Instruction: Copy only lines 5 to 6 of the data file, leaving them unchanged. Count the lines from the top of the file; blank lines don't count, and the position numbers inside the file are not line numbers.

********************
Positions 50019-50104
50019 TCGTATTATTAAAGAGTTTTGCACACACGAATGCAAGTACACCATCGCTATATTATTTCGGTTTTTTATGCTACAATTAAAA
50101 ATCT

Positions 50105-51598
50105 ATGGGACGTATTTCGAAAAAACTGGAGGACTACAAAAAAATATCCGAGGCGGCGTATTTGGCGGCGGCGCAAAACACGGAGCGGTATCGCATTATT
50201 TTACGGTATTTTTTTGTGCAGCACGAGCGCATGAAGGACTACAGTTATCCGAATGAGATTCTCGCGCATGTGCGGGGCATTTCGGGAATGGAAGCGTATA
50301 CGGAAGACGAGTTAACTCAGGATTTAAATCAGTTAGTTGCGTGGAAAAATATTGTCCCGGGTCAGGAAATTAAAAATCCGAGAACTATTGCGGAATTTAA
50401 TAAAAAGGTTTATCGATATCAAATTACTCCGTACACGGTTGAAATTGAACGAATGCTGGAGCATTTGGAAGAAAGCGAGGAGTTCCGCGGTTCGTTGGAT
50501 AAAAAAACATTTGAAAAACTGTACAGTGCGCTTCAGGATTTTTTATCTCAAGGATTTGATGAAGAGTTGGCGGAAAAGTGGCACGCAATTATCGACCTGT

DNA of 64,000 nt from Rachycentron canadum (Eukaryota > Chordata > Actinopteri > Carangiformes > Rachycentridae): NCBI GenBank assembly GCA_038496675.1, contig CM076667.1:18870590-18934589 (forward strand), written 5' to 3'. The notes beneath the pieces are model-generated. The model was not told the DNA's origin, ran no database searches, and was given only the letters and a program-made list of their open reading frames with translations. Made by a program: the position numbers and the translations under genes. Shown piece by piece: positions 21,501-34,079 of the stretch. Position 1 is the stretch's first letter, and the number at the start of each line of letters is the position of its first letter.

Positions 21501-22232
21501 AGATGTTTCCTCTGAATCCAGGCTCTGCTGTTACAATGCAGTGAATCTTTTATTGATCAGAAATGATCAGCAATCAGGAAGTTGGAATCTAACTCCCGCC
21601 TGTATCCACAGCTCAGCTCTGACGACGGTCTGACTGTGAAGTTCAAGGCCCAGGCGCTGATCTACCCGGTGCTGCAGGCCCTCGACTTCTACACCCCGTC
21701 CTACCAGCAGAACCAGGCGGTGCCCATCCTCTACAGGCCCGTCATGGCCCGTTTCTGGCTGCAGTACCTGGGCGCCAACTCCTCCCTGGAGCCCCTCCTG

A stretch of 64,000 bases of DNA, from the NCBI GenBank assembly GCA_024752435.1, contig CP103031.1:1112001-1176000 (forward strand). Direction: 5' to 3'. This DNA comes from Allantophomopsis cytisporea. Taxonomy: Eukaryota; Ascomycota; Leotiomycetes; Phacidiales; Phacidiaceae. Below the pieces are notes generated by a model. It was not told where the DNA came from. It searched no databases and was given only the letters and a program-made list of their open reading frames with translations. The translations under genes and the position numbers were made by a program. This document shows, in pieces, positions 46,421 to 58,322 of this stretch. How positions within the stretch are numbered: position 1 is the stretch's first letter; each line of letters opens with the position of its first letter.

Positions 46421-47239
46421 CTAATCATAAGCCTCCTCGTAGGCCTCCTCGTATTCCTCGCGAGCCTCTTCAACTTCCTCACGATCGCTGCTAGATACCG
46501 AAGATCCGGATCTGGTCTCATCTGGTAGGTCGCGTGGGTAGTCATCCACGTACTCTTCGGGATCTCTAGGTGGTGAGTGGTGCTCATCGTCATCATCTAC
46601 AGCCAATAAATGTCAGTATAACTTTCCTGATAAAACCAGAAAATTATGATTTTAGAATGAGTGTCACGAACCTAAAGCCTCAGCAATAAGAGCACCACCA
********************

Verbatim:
50105 ATGGGACGTATTTCGAAAAAACTGGAGGACTACAAAAAAATATCCGAGGCGGCGTATTTGGCGGCGGCGCAAAACACGGAGCGGTATCGCATTATT
50201 TTACGGTATTTTTTTGTGCAGCACGAGCGCATGAAGGACTACAGTTATCCGAATGAGATTCTCGCGCATGTGCGGGGCATTTCGGGAATGGAAGCGTATA